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In 1898, the United States "suddenly found itself with the chance to rule faraway lands," Stephen Kinzer writes in his new book. "The True Flag: Theodore Roosevelt, Mark Twain, and the Birth of American Empire," focuses on the causes and consequences of "a ravenous 55 day spasm" when "the United States asserted control over five far-flung lands with a total of 11 million habitants: Guam, Hawaii, Cuba, the Philippines and Puerto Rico."
Assorted New Englanders might recognize Kinzer as a fellow graduate of Brookline High School or Boston University, from his Sunday byline in the Boston Globe, or from academic positions at BU and Brown University.
However, one need not be local in order to know who Kinzer is. He spent more than two decades at the New York Times in various capacities, including as the bureau chief for Managua, Bonn, Berlin and Istanbul. Furthermore, he is the author of eight previous books, including "The Brothers: John Foster Dulles, Allen Dulles, and Their Secret World War" and "Overthrow: America's Century of Regime Change from Hawaii to Iraq."
Like any good scholar who recognizes the present in the past, Kinzer identifies much throughout “The True Flag” about the Spanish-American War that Americans would later experience in Vietnam, Afghanistan and Iraq. Then as now, the American endeavor in the Philippines was marred by unrealistic time and troop requirements, unexpected civilian casualties, unwelcoming natives, mission creep and forms of what have come to be called counterinsurgency and even waterboarding, which contemporaries called the “water cure” and to which Mark Twain would raise what became a standard objection in the 2000s.
Interestingly, neither Twain nor Roosevelt — both of whom were American icons within their lifetimes — was at the peak of his career in 1898.
Roosevelt became a fanatical imperialist during his occupation of several offices throughout the 1880s and 1890s, not once he became president in 1900. Twain, meanwhile, had spent the 1890s living abroad and his last major work — "A Connecticut Yankee in King Arthur’s Court" — was a decade behind him when the United States attacked the Spanish fleet at Manila Bay in the Philippines.
While Twain was clearly better known, Roosevelt’s profile had spiked significantly thanks to his heavily self-promoted (and apparently exaggerated) heroics at the Battle of San Juan Hill in Cuba. The fact that the established author and the rising politician were on either extreme on the question of how heavy America’s international footprint should be made the intense debate on the matter all the more public.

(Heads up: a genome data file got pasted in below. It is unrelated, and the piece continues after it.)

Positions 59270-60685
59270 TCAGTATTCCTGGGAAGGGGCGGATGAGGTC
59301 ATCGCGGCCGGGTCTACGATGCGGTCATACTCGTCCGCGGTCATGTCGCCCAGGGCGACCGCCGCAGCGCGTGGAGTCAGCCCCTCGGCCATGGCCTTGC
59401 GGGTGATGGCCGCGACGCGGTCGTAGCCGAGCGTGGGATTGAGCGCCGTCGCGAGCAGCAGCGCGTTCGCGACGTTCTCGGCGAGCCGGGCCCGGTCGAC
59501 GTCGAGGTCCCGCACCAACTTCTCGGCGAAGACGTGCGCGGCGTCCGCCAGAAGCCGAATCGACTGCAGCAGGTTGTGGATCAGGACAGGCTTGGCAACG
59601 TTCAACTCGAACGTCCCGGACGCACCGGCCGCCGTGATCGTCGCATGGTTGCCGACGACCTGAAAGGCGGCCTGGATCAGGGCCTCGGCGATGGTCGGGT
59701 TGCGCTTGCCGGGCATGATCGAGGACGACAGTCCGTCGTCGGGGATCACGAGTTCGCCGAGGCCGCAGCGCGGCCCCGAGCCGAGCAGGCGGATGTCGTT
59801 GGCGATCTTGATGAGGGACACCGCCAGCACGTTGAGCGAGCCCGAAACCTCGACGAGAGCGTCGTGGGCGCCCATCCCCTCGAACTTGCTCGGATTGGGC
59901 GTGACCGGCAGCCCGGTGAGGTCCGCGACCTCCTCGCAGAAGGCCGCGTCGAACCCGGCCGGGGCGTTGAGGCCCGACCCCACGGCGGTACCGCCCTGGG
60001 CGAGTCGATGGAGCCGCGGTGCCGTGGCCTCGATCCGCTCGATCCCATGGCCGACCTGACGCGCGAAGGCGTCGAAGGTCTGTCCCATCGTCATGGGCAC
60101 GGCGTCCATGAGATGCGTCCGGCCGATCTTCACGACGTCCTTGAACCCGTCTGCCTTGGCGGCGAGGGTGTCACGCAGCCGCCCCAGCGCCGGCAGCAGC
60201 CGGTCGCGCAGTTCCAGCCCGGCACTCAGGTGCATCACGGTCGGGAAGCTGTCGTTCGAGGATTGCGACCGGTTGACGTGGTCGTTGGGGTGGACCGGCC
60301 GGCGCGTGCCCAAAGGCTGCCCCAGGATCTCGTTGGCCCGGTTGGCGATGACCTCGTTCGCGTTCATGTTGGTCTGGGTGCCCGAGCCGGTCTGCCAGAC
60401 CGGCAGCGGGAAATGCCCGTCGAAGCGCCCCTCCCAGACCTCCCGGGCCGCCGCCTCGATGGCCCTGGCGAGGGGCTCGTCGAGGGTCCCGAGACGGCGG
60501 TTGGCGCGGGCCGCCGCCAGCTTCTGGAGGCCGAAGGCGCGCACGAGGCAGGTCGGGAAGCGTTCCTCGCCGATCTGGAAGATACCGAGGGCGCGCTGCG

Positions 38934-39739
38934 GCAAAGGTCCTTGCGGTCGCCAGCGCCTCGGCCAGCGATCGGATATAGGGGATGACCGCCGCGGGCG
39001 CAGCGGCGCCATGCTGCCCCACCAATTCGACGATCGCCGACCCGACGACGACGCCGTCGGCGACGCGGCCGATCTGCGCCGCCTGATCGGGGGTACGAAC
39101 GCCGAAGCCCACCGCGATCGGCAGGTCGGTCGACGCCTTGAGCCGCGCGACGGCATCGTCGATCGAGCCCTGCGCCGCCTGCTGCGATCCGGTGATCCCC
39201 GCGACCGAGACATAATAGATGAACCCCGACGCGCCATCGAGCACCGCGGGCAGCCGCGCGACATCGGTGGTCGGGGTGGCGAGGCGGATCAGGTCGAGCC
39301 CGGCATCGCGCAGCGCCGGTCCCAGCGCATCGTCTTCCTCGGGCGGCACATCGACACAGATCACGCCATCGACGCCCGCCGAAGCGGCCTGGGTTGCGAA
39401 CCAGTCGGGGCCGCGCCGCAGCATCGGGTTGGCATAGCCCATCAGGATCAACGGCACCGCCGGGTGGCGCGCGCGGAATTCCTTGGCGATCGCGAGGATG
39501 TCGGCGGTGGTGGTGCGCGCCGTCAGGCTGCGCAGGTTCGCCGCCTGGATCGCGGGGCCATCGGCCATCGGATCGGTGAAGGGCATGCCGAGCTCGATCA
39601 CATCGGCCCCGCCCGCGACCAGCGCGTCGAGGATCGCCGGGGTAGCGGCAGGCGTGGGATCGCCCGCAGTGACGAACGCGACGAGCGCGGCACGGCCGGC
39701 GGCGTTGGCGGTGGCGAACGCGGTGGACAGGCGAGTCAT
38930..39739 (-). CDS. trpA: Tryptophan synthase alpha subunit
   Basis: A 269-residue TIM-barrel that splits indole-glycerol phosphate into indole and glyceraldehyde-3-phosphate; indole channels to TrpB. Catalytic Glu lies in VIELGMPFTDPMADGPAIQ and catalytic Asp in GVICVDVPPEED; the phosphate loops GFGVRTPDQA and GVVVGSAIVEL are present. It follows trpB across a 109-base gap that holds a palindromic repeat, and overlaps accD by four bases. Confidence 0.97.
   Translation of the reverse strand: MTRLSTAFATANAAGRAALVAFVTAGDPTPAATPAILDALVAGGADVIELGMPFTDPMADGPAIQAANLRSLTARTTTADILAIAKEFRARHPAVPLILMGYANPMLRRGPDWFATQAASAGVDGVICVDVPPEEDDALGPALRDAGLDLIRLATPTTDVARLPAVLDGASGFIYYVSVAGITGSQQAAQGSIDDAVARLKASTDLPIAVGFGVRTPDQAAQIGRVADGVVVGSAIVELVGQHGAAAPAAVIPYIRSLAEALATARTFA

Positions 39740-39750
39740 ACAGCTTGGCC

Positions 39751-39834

Kinzer quotes Roosevelt as having fretted over "the queer lack of imperial instinct that our people show." Twain, on the other hand, was initially delighted at the prospect that the United States would “liberate an oppressed nation [Cuba] and bless it with freedom.” In a later speech, however, he said that when the United States “snatched the Philippines and butchered a poverty-stricken, priest-ridden nation of children, she stained the flag. That’s what we have today — a stained flag.”
To judge this book by its cover, it would seem that Roosevelt and Twain were in at least occasional verbal combat over the matter of overseas expansion, perhaps via a series of debates akin to those that Abraham Lincoln and Stephen Douglas undertook four decades earlier.
It was the case that the two directly spoke of each other: Roosevelt of his desire to “skin Mark Twain alive” and Twain of Roosevelt as “the most formidable disaster that has befallen the country since the Civil War.”
But that appears to be about it. The two evidently never engaged each other face to face or by way of point-counterpoint correspondence. (However, Twain did take a dig at Roosevelt when speaking at a 1901 dinner in New York City at which both were present.)
In fact, whole chapters of “The True Flag” pass without even a mention of Twain. In the chapters in which Kinzer does discuss him, it is for only a few or a handful of pages.
Compared to lesser-known but more active and influential anti-imperialist individuals and groups (e.g., the Boston-founded Anti-Imperialist League), Twain serves as more of a quotable bit player whose instantly recognizable name resonated with more people than those of ideological teammates such as Senators Carl Schurz and George Frisbie Hoar or even steel magnate Andrew Carnegie.
It might have been useful for Kinzer to have included a section examining how much the debate over colonization resembled that over American expansion westward in the 19th century. Kinzer quotes several imperialists who argued that the taking of overseas territories was simply a continuation of what began with the Louisiana Purchase in 1803, was dubbed “Manifest Destiny” in the 1840s, and ended with the closing of the American frontier in 1890.
Those favoring colonization argued that the Constitution and consent of the governed were non-issues in instances of land acquisition at home and abroad, while anti-imperialists argued otherwise. Did anti-imperialists make similar arguments in regard to, for example, the mistreatment of Native Americans when that was an issue? Kinzer does not say.
These matters notwithstanding, “The True Flag” is succinct, thorough and enlightening. It is unfortunate that the episode on which it concentrates probably receives less attention than it should in high school and undergraduate surveys. As Kinzer makes clear, the United States might have been less likely to repeat its mistakes abroad if its leaders learned the lessons of the Spanish-American War.
Stephen Kinzer has upcoming readings on South End Library on Tuesday, March 14, Harvard Club of Cape Cod on Friday, March 17, Falmouth Historical Society on Sunday, March 19, and Boston Athenaeum on Tuesday, March 21.
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